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Momentum on stage

Discussion in 'Band Management [BG]' started by PauFerro, Nov 5, 2013.


  1. AaronVonRock

    AaronVonRock

    Feb 22, 2013
    Bangkok
    I agree. It's an easy, simple thing to do. Throw a bass line or some "tuneful" feedback on top of the drums and there is no more dead space.
     
  2. We used to use really well-known intros for alternative songs we didn't even play, vamp on them and segue into next song.

    Bass/drums:
    Summer Lovin' - Grease.
    Billy Jean - MJ.
    Better - Screaming Jets (local band that went International).
    Another Brick in the Wall - Pink Floyd.
    Can't Touch This - MC Hammer (showing my age).

    Guitarist used to play:
    Purple Haze, Foxy Lady
    Pride and Joy - SRV
    etc.....

    These songs saved us when a guitarist broke a string, or any other technical issues. Kept the crowd dancing.
     
  3. JohnMCA72

    JohnMCA72

    Feb 4, 2009
    Absolutely correct. It takes a lot of rehearsal to make a show look spontaneous.

    People should watch the "This Is It" video, released shortly after Michael Jackson's death. Don't watch it for MJ - watch it to see what an enormous amount of preparation goes into a show of that scale, even before MJ shows up for the first run-through!
     
  4. JohnMCA72

    JohnMCA72

    Feb 4, 2009
    I'll add this: If you ever find yourself on a multi-act bill that includes a comedian or magician, pay close attention to how they pace their show. Both types of performance are all about audience connection. Both involve intense practice & will fail very miserably if they don't make that connection because they're up there by themselves, with no band to fall back on.

    Stand-up comedy is not all about the jokes. Magic is not all about the tricks. Both are about the delivery & presentation of the show. In the same vein, live music is not all about the songs.

    There's a lot to be learned from magicians & comedians.
     
  5. pklima

    pklima Commercial User

    May 2, 2003
    Kraków, Polska
    Karoryfer Samples
    Here's a technological suggestion to everything but the sax part: laptop running VST synths and effects. Save the settings for each song (including linking parameters to mod wheels, expression pedals and any other controllers), then there's only one file to load. It's ridiculously convenient.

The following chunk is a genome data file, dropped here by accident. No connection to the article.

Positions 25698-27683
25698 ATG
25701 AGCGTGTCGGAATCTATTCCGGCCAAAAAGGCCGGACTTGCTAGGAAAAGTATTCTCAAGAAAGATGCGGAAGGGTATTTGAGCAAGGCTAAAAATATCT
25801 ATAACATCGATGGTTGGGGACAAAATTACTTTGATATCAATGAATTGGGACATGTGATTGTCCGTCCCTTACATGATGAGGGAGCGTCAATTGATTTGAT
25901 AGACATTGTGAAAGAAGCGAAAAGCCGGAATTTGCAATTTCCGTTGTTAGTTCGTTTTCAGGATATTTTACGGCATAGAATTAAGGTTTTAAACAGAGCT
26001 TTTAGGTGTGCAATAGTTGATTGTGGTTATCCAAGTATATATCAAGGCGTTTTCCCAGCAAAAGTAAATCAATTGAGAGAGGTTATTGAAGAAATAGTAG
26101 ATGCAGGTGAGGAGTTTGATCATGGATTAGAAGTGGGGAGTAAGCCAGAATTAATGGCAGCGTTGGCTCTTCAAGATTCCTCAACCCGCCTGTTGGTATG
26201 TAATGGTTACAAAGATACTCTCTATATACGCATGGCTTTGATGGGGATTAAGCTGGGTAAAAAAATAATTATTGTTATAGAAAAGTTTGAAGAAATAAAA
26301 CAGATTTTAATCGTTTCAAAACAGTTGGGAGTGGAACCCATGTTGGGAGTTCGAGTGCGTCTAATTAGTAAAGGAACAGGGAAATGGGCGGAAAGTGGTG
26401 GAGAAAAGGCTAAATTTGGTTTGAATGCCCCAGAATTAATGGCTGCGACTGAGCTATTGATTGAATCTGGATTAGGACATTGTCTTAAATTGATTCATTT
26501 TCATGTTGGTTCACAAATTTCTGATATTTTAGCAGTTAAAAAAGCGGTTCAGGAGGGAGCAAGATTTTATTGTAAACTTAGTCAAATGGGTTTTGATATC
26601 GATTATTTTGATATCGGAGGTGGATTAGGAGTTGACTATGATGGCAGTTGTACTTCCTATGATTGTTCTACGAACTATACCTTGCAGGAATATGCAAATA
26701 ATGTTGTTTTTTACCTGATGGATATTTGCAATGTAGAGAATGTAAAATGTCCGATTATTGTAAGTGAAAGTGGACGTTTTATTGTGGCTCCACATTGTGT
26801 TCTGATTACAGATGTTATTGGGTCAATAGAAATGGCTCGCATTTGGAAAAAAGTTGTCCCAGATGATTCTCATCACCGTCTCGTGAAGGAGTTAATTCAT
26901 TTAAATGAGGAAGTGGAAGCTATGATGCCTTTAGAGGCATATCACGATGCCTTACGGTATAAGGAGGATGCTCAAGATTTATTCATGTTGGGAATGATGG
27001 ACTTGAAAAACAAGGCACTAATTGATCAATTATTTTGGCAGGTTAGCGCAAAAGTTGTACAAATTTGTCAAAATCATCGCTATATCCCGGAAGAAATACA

Of course having blocks of songs, rehearsing transitions etc. are more important. But this is something you could do in addition to those things.
     
  6. nojj

    nojj Guest

    May 20, 2013
    There's a lot to be learned from magicians & comedians.

    I always wanted to saw a roadie in half..........
     
  7. Time management on stage is very important. Especially for original bands trying to cram In as much music as possible within 45 minutes or less but also to keep the show entertaining for the crowd. What we do is practice our actual show. Every time our singer talks to the crowd, every time there's an instrument switch its all planned out. We know everything he's going to say and when he's going to say it i know when I can take my time making sure my bass is in tune because i know exactly when the guys are going to switch guitars and so on.
     
  8. I just quit a band with a drummer who refused to vamp, both intros and outros. Refused. He gave some ridiculous excuse about it being "rude." It really made controlling dead space difficult. That's just one reason I'm glad to be walking away from that dysfunctional mess.
     
  9. bigswifty1

    bigswifty1

    Dec 8, 2011
    One of my bands actually rehearses song changeovers. So they'll play the last 8 of one song and then up to the first verse of the next. It seemed nuts to me at first, but I've found it really helps.
    Mike
     
  10. ^ I've heard them called 'Tops and Tails'. It's usually the sloppiest part of any gig. Also, helps the singer know where to come in.
     
  11. Munjibunga

    Munjibunga Total Hyper-Elite Member Gold Supporting Member

    May 6, 2000
    San Diego (when not at Groom Lake)
    Independent Contractor to Bass San Diego
    Decide on three or four songs that segue well, then rehearse them one right after the other as though they're one song. Then play them like that at the gig.
     

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